To establish how the areas of focus concurrently contribute to a practiced narrative, a framework of definitions will first need to be laid out. Henri Lefebvre’s concept of “Spatial Fetishism” will be the core foundation of my thesis. Then, to focus on the market's involvement in the public realm, I will draw from Margaret Crawford’s article “Contesting the Public Realm” and David Harvey’s article “The Right to the City” to establish the definition of what the public realm is meant to be. Once this has been established, I will present the evidence and support it with the framework from Jan Smitherman’s “Spatial Performativity/Spatial Performance,” and Pierre Bourdieu’s “Social Space & Symbolic Power.”
Fetishism and Public Space
Edward W. Soja describes what Marxists traditionally called “fetishism” of space as, “the creation in the structure of spatial relationships of an autonomous determinant to history and human action separated from the structure of social relations and the production process that generates it” (207). Essentially, spatial relationships are seen as being determined solely by their own internal dynamics, rather than being shaped by historical, cultural, economic, and political factors. This leads space to be viewed as an objective, neutral entity (Soja 208). According to Soja, Lefebvre argues that this subsequently contributes to the reproduction of dominant power relations and obscures the potential for alternative spatial practices and structures (222).
When this definition is applied to street vendor culture, it means reducing the culture to its primary function while ignoring the social process that led to its initial creation. This is the process that leads to the gentrification of the public realm. The definition of the public realm varies though based on one's position within the urban .
To establish how “fetishism” specifically gentrifies public space, we must first ask, what is “public” defined as? In her article, “Contesting the Public Realm,” Margaret Crawford discusses the “liberal model of the bourgeois public sphere,” addressing how this model of the public sphere emphasizes unity and equality as ideal conditions. Depicted as a “space of democracy,” where all public discourse takes place. Within this model, social and economic inequalities are temporarily put aside in the interest of a “common good” (Crawford 4).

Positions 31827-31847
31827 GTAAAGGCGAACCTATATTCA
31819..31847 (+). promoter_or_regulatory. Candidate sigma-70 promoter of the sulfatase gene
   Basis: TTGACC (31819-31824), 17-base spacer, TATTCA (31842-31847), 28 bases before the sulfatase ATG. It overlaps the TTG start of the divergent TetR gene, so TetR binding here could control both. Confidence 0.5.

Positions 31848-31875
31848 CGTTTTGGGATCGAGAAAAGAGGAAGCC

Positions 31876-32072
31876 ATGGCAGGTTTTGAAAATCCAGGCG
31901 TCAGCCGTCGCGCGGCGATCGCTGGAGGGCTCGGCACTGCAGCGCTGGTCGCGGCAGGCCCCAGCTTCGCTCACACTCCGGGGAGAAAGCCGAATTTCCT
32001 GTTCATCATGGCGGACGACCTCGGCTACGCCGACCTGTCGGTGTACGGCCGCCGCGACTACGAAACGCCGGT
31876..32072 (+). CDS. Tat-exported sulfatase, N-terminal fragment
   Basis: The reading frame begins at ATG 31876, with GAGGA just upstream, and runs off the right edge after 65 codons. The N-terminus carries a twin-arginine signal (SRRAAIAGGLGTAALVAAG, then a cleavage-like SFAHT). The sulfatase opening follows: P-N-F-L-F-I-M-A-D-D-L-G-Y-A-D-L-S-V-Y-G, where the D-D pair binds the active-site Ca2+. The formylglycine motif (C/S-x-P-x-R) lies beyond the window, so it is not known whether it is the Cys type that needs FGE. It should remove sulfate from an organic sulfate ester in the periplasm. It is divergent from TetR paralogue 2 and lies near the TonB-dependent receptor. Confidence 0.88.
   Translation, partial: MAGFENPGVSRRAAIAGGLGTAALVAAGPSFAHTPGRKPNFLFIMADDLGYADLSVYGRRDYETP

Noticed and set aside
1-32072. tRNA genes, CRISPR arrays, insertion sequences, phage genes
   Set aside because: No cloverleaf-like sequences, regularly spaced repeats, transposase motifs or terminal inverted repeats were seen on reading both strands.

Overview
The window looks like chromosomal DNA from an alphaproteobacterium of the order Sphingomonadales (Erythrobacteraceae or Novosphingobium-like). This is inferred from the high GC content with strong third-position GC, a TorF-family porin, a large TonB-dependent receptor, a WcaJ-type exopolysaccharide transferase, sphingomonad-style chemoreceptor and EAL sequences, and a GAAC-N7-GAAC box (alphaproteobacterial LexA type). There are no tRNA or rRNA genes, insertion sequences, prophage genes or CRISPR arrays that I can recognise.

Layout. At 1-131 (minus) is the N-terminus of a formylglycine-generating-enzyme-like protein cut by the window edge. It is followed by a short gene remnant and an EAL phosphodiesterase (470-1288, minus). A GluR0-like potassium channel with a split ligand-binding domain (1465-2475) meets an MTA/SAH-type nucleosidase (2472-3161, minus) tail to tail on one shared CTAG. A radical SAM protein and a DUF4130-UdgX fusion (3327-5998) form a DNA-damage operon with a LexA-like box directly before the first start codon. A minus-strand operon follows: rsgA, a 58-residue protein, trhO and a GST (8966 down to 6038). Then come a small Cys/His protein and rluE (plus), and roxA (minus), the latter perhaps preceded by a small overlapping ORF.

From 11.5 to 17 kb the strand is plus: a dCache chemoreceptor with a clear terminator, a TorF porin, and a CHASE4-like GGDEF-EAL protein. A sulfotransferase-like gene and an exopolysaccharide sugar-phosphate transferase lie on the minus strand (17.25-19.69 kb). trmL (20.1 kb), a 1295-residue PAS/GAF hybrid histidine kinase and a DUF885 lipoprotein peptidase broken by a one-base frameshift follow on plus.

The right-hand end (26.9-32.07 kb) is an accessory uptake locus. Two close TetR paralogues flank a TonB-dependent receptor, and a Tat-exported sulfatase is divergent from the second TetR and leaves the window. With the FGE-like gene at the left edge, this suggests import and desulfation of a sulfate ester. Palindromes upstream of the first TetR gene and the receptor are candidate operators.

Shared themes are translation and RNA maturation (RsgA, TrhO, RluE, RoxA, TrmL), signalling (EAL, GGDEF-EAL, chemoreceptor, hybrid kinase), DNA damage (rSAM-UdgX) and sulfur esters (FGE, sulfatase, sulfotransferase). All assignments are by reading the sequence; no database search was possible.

While this sounds like the perfect depiction of what the public realm is meant to be, Crawford states that the subsequent practice of this model is defined through the ideals and universal norms of the bourgeois (Crawford 4). Crawford argues that the meaning of concepts such as public, and space is in fact continually being redefined in practice through lived experience. No single physical space can truly represent a completely inclusive “space of democracy” (Crawford 5).
With this thinking, we must not look at the public realm as a concrete definition, but rather a space that applies the ideals of a “space of democracy” and considers the norms and values within the community's use as a means of change. To put it more precisely, a space that also considers the individual and collective right to the city. David Harvey explains this right as a “right to change ourselves by changing the city more after our heart’s desire. It is, moreover, a collective rather than an individual right since changing the city inevitably depends upon the exercise of a collective power over the processes of urbanization” (Harvey 1). The public realm surrounding street vendor culture is a great example of this, as it often contests the norms surrounding the public use of a city’s sidewalks, all while benefiting the community with its presence. Street vendor culture blurs established understanding of the public realm, subsequently allowing the possibility of gentrification to occur when fetishized (Crawford 6).